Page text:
As you'll recall, Blockbuster ended the year by announcing it's looking over all its leases and planning on breaking many of them, after which it'll shutter stores, dump inventory for pennies on the dollar and turn over the cash to its creditors. According to a Blockbuster filing two weeks ago in Manhattan bankruptcy court, matter of fact, all of its leases should be considered "rejected" -- even the unexpired ones, such as the one in Preston Royal Shopping Center -- unless the company says it's keeping them open by or before a hearing scheduled in a Manhattan courtroom on January 21.
But before that can happen, all comers to whom Blockbuster owes money can file their objections to the proposed plan. And the objections, they are now pouring in. Some are from landlords who don't want their leases broken. As Home Media Magazine points out, Safeway's objecting for a number of reasons -- chief among them, having shuttered Blockbusters next door will lead to the "diminished reputation of its shopping centers."
And earlier today I came across a Monday-morning filing that said the Carrolton-Farmers Branch and Lewisville ISDs ain't happy with the downtown-based video rentalist's plan because the school disticts have secured tax liens that "take priority" over creditors' claims. According to the claims register, Carrollton-Farmers Branch ISD is owed some $12,000 in back taxes; Lewisville, more than $20,000.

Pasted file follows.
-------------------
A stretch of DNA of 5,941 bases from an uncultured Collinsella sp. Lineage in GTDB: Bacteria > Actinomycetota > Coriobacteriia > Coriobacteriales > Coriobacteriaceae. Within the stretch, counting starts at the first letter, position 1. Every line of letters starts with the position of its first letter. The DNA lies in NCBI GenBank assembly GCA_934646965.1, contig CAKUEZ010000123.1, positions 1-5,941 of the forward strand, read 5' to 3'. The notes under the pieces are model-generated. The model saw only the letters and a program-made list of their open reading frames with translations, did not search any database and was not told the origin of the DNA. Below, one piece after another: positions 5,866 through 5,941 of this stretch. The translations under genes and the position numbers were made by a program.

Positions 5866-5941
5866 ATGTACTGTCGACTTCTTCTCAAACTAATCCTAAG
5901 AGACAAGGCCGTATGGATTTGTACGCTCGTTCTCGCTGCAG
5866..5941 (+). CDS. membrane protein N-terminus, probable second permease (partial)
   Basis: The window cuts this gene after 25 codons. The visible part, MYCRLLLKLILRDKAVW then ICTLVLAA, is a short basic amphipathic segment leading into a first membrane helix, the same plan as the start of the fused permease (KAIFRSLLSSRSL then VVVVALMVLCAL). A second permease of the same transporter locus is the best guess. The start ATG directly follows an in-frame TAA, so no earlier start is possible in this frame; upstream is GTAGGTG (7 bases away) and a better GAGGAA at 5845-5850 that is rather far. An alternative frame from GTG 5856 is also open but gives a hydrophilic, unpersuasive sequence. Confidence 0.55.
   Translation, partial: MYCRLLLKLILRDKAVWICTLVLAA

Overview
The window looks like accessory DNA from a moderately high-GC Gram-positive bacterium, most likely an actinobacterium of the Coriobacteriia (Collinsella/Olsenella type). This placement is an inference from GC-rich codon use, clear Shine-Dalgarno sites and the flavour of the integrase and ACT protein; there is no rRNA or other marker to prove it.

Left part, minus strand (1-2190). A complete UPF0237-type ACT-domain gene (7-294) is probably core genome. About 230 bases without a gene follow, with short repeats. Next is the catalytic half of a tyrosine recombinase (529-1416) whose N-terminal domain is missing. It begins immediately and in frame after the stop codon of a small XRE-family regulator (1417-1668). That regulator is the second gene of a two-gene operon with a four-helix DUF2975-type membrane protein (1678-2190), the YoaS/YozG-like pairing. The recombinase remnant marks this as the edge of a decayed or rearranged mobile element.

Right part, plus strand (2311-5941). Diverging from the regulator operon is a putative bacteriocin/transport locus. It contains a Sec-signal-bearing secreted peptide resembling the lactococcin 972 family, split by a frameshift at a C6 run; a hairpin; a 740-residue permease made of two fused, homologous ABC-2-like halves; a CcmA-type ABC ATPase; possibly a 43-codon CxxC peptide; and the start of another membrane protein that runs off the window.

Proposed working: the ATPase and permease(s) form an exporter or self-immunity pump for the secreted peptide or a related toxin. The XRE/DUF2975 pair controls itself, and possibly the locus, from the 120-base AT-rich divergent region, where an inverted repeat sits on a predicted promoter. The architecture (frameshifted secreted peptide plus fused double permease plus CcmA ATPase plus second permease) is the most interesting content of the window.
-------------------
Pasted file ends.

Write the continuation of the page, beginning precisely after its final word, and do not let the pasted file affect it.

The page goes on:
Which is nothing compared to what Dallas County is claiming it's owed, which is at least $545,701.36 (though, looking at court docs, it may be double that -- hard to tell without talking to one of the county's attorneys). Hence the county's objection filed by downtown attorney Elizabeth Weller -- an objection filed in conjunction with Tarrant County, the Richardson and Irving ISDs and dozens upon dozens of other school districts and counties across the state. Weller's unavailable till tomorrow, and efforts to reach Blockbuster's attorneys have proved unsuccessful.